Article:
Prime Minister Benjamin Netanyahu’s recent controversial appearance before the US Congress has made it easy for the Obama Administration to portray Israel as the sole obstacle to a negotiated solution to the Iran nuclear crisis.
But that simply isn’t the case.
Both France and Saudi Arabia this week reiterated that they, too, are displeased with the direction in which Washington has steered negotiations with Iran, and fear the resulting agreement would be more harmful than helpful.
“Do not give Iran deals it does not deserve,” warned Saudi Foreign Minister Prince Saud al-Faisal on Monday. Reminding everyone of the broad nature of the threat, the prince said that Iran was “interfering in the countries of the region and [seeking to] acquire a nuclear weapon that threatens regional and international security.”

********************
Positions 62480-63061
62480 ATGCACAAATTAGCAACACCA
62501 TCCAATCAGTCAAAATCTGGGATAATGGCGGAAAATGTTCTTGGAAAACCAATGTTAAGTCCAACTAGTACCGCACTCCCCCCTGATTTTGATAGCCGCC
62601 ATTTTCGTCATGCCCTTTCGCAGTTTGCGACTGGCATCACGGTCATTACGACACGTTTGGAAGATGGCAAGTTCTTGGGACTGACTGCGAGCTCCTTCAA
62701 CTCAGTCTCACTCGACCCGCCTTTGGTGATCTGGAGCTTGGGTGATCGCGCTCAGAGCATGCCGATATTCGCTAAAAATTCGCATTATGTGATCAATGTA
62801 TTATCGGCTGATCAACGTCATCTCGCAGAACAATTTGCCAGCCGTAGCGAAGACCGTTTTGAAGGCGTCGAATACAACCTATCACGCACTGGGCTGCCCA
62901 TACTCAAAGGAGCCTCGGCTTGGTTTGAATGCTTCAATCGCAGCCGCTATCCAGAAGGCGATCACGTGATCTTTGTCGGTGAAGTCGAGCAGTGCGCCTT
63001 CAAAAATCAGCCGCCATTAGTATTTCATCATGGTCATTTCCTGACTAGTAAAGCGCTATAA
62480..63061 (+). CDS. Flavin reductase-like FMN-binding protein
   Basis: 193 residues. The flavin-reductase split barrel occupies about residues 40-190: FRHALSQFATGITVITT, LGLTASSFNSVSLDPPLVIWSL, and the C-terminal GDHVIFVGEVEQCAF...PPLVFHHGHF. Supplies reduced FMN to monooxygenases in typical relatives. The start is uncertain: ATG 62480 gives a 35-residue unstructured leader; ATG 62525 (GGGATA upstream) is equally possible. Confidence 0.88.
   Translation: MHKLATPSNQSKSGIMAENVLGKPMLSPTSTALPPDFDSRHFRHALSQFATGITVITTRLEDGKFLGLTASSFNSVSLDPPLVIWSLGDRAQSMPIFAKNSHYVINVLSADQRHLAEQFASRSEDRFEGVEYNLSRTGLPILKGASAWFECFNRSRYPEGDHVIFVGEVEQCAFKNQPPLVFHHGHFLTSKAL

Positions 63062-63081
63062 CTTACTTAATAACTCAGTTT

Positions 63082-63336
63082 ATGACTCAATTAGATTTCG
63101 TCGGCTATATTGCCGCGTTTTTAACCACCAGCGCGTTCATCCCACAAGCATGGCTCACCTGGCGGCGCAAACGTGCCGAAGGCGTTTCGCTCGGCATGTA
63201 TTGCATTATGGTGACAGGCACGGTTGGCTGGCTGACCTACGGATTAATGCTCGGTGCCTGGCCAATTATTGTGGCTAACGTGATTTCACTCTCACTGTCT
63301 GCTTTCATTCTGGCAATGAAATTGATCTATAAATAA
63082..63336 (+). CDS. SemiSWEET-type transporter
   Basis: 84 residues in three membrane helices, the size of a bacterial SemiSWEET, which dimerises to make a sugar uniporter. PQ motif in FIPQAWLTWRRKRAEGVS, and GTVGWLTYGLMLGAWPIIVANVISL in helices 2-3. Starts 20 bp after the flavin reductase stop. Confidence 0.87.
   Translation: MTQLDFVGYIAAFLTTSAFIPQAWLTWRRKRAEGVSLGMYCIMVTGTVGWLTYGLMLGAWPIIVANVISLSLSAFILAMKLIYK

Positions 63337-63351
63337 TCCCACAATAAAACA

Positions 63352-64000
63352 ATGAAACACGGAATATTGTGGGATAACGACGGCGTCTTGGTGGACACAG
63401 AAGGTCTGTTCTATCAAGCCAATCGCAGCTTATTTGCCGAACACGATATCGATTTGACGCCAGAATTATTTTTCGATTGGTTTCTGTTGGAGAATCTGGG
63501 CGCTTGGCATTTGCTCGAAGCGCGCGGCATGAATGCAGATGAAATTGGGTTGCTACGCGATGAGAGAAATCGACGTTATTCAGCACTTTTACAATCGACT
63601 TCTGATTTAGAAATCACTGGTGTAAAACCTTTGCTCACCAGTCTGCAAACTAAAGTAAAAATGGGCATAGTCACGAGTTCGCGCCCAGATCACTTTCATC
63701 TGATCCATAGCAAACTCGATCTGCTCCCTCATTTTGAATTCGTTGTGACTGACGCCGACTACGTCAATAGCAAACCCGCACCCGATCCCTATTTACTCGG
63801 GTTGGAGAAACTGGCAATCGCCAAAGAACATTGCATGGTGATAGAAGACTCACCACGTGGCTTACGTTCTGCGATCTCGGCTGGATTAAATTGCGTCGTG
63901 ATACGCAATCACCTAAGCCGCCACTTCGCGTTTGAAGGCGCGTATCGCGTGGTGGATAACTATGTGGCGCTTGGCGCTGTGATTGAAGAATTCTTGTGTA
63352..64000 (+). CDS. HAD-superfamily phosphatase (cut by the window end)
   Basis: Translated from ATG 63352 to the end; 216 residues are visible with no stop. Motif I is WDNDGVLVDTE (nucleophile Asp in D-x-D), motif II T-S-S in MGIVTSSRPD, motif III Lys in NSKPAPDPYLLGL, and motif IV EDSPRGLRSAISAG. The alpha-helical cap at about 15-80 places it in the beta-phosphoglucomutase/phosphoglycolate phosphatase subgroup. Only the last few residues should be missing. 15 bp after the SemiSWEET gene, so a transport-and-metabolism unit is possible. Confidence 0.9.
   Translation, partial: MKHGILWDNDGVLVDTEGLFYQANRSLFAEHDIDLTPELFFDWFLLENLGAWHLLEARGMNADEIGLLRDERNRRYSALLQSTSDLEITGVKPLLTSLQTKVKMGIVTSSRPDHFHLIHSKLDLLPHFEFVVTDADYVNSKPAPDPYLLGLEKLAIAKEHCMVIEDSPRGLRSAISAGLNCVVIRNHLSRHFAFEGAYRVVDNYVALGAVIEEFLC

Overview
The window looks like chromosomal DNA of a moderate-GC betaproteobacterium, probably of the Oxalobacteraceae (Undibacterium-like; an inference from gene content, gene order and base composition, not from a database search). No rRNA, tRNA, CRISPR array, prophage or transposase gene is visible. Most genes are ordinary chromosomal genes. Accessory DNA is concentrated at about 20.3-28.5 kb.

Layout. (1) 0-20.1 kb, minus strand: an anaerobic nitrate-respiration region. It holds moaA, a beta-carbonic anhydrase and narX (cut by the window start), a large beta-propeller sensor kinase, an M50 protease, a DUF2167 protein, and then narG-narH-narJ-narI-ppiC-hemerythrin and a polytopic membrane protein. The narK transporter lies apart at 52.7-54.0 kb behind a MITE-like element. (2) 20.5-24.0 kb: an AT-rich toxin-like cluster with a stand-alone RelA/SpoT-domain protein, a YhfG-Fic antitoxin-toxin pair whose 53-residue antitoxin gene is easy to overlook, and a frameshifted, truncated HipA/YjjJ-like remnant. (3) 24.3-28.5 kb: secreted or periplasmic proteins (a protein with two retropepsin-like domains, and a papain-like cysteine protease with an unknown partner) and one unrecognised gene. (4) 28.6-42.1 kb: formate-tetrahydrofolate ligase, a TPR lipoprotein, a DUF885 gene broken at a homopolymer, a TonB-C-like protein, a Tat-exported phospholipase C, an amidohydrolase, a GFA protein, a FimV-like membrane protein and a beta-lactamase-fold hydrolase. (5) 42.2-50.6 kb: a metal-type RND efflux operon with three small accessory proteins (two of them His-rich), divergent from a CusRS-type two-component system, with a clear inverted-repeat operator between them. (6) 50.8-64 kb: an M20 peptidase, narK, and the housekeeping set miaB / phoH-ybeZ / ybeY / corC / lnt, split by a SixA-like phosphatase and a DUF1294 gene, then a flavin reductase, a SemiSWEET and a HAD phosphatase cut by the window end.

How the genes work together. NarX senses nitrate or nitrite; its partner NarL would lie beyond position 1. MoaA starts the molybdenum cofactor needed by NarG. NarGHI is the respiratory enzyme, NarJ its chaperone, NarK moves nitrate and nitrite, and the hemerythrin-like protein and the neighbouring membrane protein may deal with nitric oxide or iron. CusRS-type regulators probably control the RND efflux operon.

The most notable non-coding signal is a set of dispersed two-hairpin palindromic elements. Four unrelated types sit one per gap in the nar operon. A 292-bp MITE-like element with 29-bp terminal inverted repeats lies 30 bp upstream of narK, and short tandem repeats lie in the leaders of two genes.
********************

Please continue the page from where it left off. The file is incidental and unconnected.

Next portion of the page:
Days earlier, French Foreign Minister Laurent Fabius insisted “there won’t be an accord if the Iranians don’t back down.” He agreed with Israel that “we have to protect ourselves from the eventuality of an Iranian atomic bomb.”
Sensing a weak link in the Obama Administration’s push to conclude a deal seemingly at any cost, an Israeli delegation headed by Strategic Affairs Minister Yuval Steinitz urgently headed to Paris this week to consult with the French.
“We don’t have a plan B, we only have a plan A and this is to try to prevent a bad deal with Iran or at least to try to make it more reasonable and to close some of the gaps and loopholes that made it even worse,” Steinitz said in an interview with the Associated Press.
Israel says the details of the agreement proposed by Washington would enable Iran to continue secretly working toward a nuclear bomb, perhaps even on an accelerated timetable.
But in a separate interview with Reuters, the Israelis indicated they had little hope of ultimately dissuading an American government that has taken a decidedly hostile stance toward Netanyahu. “We think it’s going to be a bad, insufficient deal,” said Steinitz.